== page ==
Serious author tries hand at comic soufflŽ
- Joseph Gallivan
- Portland Tribune - Features
Small-town America through French eyes looks mighty light
Ron Hansen usually writes serious fiction. 'Hitler's Niece,' his 1999 novel, was about Adolf's kinky relationship with his half-sister's daughter, while 'Mariette in Ecstasy' explored the nature of religious fervor through the character of a hot nun.
But after the events of Sept. 11, 2001, Hansen decided we could all use some light entertainment, so he wrote 'Isn't It Romantic?' This slender comic novel, subtitled 'An Entertainment,' started life as an original screenplay in the style of the screwball comedies of Preston Sturges. It ended up as a frothy little comedy that goes down in one mouthful.
'I found it's hard (in a screenplay) to develop the characters in the way you need to, so I decided to do it as a novel and flesh out the characters,' Hansen told the Tribune by phone recently from his home in Northern California.
Taking the Rodgers and Hart song 'Isn't It Romantic?' as its motif, the book charts the downs and ups of a young French couple when they're stranded for a few days in Seldom, Neb., population 395.
Nathalie is an U.S.-loving librarian who chooses a bizarre See America bus tour over the usual vacation on the Riviera, where she would bare 'her still-youthful breasts in innocent, unfettered freedom.' Youthful breasts on Page 1, yes, but the rest of the book is strictly PG-13.
Nathalie is pursued by her jealous but noncommittal fiance, Pierre. After their bus breaks down, the townsfolk welcome the couple as the king and queen of the Revels, Seldom's Frenchified county fair.
The locals, however, turn out to be more than yokels.
Diehard Huskers football fan Owen Nelson, who runs the gas station, is an accomplished amateur vintner desperate to find a French distributor for his 'Big Red' Bordeaux. Iona, the bombshell waitress, lives the dumb blonde life but has a knack for the perceptive comment.
By the same token, the snobby French soon adapt. 'Pierre arfed like a seal as Owen had instructed him to, and Owen tossed him a frosty one,' Hansen writes. Likewise, Nathalie dons waitress garb and uncomplainingly serves bad coffee at the local diner to men in caps with seed-company logos.
'One of the fantasies of the book is that the wine of Nebraska is such that it mellows people and lets them forget their inhibitions,' says Hansen, adding that the goodwill of Midwesterners is another civilizing factor.
The quaint character reversal works well in this comedy. One 'boomerang' character, as the author calls them, is the local radical priest, the Rev. Picarazzi, a Brooklynite who looks like Martin Scorsese and leans heavily on Yiddish.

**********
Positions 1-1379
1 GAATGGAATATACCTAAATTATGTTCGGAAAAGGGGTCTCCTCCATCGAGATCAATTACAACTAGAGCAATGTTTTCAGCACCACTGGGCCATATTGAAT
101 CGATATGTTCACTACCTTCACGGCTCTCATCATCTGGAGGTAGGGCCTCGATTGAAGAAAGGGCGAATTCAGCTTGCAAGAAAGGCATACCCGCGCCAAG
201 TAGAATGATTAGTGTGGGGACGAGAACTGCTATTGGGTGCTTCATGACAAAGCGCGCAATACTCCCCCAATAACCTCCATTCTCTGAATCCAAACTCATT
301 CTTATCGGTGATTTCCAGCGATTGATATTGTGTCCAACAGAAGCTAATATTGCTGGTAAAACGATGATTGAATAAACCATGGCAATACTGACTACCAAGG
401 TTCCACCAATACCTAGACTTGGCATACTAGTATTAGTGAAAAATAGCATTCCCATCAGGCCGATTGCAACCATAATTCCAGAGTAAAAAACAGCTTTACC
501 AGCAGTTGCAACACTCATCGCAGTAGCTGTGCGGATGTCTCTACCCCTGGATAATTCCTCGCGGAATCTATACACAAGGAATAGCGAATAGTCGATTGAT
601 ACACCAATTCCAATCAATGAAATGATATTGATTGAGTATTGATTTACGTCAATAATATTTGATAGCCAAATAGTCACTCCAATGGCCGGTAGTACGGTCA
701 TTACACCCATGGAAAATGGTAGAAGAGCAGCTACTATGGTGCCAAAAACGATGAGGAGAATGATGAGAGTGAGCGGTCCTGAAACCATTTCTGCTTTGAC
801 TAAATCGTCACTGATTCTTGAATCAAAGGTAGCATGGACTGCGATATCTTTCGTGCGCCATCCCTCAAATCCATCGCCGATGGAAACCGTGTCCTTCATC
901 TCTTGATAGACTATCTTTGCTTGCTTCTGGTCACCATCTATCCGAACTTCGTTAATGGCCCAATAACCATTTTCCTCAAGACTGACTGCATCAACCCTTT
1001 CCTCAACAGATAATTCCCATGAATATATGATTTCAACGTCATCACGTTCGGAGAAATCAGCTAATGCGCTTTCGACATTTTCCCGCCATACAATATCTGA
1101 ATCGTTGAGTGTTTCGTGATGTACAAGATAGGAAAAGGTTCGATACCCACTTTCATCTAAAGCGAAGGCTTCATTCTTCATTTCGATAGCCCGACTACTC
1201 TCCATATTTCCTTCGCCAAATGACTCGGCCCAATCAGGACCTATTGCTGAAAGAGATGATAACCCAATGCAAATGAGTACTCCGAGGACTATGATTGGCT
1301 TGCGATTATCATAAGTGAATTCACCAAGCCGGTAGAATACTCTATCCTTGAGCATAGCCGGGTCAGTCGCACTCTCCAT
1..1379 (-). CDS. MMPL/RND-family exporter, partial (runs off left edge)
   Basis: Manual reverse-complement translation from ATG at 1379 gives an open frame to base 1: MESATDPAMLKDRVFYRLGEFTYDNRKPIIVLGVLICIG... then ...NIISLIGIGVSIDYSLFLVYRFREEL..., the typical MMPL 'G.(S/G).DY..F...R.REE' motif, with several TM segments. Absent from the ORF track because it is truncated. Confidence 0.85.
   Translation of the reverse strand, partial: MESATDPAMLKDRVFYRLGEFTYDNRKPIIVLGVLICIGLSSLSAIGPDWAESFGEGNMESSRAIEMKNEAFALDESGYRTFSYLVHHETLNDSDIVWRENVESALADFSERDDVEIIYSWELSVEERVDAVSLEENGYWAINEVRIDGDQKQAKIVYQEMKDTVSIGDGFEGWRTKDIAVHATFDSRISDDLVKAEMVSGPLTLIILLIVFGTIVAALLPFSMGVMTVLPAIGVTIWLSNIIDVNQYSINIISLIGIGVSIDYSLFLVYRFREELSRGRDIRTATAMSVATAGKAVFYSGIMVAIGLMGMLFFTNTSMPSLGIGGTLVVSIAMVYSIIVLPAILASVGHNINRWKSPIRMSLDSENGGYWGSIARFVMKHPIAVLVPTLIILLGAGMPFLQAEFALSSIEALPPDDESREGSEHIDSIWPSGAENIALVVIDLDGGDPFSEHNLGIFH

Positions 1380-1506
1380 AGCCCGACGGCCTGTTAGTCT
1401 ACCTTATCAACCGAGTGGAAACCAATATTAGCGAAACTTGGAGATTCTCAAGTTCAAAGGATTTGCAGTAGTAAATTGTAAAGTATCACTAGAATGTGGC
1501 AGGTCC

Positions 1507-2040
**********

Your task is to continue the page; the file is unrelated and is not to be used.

A book, a break
Hansen, who is a professor of the arts and humanities at Santa Clara University, says he imagines the novel's readership will include bus-station book buyers as well as his mother-in-law: 'There are a lot of people who could use a break. I wanted it to be a book you could relax with.'
The author knows his Nebraska, being a native, but instead of doing an Annie Proulx and boring us with landscape rhapsodies, he focuses on people. Nothing is described that is not either part of the humor or part of the plot.
Chapters are short, and the pace is fast: The characters are halfway across the country by Page 19. This gives the book an airy feel and makes it pass more quickly than a Greyhound pee call.
Hansen says the beautiful heroine Nathalie (she of the unfettered freedom) is based partly on women he noticed on a visit to Bordeaux, but mainly on the actress Isabelle Adjani. (Hansen spent three weeks in the wine country after winning the Bordeaux Prize, a literary award organized by an ad company to get American authors to pay more attention to the French wine industry. Who says writers have it tough?)
He admits that the characters are 'recognizable types.' Like many English professors, his idea of comedy centers on bumbling suitors and misunderstandings, and Shakespeare is his muse. Not only do characters have bawdy names like Dick Tupper, but quotes from 'A Midsummer Night's Dream' are sprinkled throughout.
The rigors of comedy
Asked how doing comedy differs from his usual work, he laughs.
'Well, nobody is tortured in this book,' he says. 'There's no deep probing of the psychology, and the conflicts are all neatly tied up Ñ that's not the way of serious literary fiction.'
Writing the novel, which took six months, taught him that it's very hard to write comedy. 'Before,' he says, 'I used to be just interested in writing a good sentence. In this, I was trying to write a good sentence that was funny. That is very wearying after a while. It gave me a renewed respect for sitcom writers.'
The book's multiple misunderstandings climax in a scene where lovers roam the halls of a Seldom's women-only boarding house, dodging each other or mistakenly entering rooms. For this, Hansen drew on Michael Frayn's play 'Noises Off' and the farces of French dramatist Georges Feydeau.
'I thought, 'How can I have as many doors slamming as possible?' ' he says.
At its best, this is New Yorker cartoon humor. The language is never very engaging, and we are frog-marched toward a happy ending.
Maybe the terrorists have won after all?